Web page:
live Eagles 34-Comets Ov Cupid Sept 16




live Eagles 34-Comets Ov Cupid Sept 16





Comets Ov Cupid “Medusa Of The Skies” Live Aug 28, 2015

Comets Ov Cupid
Guitar: Jason Kesselring
Bass: Erik Wivinus
Drums: Matt Entsminger

Live at Eagles Club
Minneapolis Mn
Aug 28, 2015. The Medusa of the Skies
Clark Ashton Smith
Like a worm-fretted visage from the tomb,
The moon unswathes her hollow, shrunken head,
Launching such light as foulders on the dead
From pallid skies more death-like than the gloom.
Under her beams the breasted lands assume
Dead hues, and charnel shapes unceremented;
And shadows that towering sepulchers might shed
Move livid as the shadows on dials of doom.

On hills like tumuli, and waters mute,
A whiteness steals as of a world made still
When reptant Death at last rears absolute—
An earth now frozen by malefice of eyes
Aeonian dooms and realm-deep rigors fill—
The gaze of that Medusa of the skies.

Ptolemaic Terrascope Review of Comets Ov Cupid Vril Kosmische Urkraft (Feb 2014)


This is the third full course release, then, from Jason Kesselring in his Comets ov Cupid guise and who serves up an often mesmerising not to mention exhausting mix of drone/metal and cosmic noodling. Opener “Mysterium Cosmographicum” supplies the drone while “Sleipner” which follows supplies the manic shredding that screams “speed metal” at full voice. We’re two numbers in (from nine) and I’m not sure I’m going to be able to take the pace. Respite comes in the spectral form of “Viking Spacecraft” but only for the first couple of minutes before rolling drums and more fret mangling hurls us Valhalla bound once more. Actually I’m not sure if the title is a reference to Norse explorers/pillagers of yore or NASA space-exploration or both. I suppose it matter not.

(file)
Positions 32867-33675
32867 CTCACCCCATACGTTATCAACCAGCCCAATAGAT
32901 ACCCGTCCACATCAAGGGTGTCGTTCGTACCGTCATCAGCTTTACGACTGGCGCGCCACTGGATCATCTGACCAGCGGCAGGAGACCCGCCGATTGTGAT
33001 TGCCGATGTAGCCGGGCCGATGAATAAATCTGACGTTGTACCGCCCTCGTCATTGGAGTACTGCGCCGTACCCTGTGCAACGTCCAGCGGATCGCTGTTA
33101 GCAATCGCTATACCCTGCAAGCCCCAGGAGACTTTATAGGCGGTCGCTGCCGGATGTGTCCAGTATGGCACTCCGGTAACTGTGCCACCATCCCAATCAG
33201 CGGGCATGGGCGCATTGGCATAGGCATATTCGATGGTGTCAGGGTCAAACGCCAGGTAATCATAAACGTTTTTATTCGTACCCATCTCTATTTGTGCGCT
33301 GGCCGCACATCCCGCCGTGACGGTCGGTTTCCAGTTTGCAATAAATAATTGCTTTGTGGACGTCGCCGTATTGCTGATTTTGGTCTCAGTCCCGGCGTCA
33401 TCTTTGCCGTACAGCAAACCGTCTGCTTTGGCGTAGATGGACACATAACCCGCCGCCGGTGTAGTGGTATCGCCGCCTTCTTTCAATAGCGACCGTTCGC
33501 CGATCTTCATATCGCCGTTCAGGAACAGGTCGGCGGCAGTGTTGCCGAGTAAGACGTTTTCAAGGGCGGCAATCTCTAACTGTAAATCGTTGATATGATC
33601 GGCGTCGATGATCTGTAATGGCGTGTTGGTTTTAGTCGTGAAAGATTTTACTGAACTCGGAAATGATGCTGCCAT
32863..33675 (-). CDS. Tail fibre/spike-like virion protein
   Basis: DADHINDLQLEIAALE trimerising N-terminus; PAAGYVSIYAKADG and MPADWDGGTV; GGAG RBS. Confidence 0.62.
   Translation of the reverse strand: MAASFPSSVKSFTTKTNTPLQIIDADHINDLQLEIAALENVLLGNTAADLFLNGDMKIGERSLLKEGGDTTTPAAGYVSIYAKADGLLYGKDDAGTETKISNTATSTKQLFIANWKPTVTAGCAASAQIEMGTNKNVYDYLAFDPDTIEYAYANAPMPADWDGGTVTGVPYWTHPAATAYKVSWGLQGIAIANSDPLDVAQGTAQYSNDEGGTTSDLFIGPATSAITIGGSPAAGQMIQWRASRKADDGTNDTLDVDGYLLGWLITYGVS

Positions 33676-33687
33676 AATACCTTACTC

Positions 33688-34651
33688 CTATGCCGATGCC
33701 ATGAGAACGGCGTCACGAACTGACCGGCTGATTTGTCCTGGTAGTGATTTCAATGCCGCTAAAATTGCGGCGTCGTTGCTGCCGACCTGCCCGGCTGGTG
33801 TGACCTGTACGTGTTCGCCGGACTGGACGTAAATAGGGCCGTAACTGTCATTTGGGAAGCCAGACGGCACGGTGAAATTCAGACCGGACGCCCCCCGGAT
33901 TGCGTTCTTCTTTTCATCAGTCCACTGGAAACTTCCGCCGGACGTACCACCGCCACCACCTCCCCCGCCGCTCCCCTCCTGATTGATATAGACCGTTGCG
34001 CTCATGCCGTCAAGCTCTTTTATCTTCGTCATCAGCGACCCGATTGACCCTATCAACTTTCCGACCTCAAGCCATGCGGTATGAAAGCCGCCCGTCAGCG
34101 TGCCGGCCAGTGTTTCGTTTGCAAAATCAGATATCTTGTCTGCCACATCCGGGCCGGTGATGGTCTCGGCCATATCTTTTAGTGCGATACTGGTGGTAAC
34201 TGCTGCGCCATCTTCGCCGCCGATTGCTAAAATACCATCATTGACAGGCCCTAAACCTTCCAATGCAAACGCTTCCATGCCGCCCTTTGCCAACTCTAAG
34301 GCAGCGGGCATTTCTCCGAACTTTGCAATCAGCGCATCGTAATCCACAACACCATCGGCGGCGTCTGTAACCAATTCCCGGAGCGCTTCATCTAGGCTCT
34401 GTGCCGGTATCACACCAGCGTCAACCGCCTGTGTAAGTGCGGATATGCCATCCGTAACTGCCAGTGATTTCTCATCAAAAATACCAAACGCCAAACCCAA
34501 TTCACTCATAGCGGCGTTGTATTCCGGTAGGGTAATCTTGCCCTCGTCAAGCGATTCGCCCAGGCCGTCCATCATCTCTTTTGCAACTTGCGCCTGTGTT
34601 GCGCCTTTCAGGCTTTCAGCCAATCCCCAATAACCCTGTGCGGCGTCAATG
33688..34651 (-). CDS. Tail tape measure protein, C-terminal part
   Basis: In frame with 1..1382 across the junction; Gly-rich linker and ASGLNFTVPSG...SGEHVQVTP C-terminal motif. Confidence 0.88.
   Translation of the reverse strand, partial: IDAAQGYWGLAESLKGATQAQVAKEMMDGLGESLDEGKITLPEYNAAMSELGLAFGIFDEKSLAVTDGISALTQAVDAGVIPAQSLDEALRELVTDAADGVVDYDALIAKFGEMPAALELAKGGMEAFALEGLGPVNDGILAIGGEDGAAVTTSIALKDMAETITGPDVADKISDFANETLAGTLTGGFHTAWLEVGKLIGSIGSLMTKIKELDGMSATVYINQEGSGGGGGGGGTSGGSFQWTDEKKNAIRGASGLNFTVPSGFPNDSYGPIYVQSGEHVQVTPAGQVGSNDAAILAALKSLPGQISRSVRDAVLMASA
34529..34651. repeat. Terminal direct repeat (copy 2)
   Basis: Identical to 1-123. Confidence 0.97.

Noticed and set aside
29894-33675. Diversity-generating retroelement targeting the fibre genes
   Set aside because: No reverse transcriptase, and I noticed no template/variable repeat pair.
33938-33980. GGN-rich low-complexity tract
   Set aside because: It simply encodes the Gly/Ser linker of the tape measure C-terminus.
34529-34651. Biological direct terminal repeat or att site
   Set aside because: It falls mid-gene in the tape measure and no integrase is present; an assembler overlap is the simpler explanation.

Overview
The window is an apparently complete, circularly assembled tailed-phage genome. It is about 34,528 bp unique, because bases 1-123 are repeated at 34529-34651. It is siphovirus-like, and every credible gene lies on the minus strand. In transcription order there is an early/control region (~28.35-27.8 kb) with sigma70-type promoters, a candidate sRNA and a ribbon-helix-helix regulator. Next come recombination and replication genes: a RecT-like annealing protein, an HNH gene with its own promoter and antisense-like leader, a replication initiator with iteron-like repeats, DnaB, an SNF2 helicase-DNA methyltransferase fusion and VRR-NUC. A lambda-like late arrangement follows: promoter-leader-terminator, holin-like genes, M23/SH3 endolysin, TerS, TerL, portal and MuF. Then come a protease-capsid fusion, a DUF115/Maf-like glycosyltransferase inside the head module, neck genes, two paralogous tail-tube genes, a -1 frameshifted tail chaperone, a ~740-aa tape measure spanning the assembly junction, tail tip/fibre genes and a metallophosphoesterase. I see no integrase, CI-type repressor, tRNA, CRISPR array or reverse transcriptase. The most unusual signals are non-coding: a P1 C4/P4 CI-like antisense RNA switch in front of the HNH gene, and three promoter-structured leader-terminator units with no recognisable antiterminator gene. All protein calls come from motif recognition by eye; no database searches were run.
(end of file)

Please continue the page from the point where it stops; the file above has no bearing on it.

The more subtle, restrained moments come from the likes of “The Hollow Earth”, featuring muted vocals although still with an intensity which offers little let-up but does hint at Kesselring as being more than just a noise monster. Such notions take further shape with “Ultima Thule”, which supplements the artist’s metal leanings and shows him more than capable of some capable cosmic dark-folk while “Volknut” sees Kesselring swapping megavolts for an acoustic workout that might surprise the Blackshaw/Basho fraternity out there. “Ginnungagap” (oh my poor spell checker) drones over some native American chanting and is, blow for blow, one of the real album highlights and which segues into “Jormungand” another jolly romp showcasing Jason’s searing axe work. It might have all ended rather noisily at that point but sensibly the coda comes courtesy of “Eternal Ice”, a highly atmospheric slice of ethereal, Arctic Circle chill-out which melds the Comets drone and Nordic folk trademark signatures most effectively and, I might add, gratifyingly.

(Ian Fraser)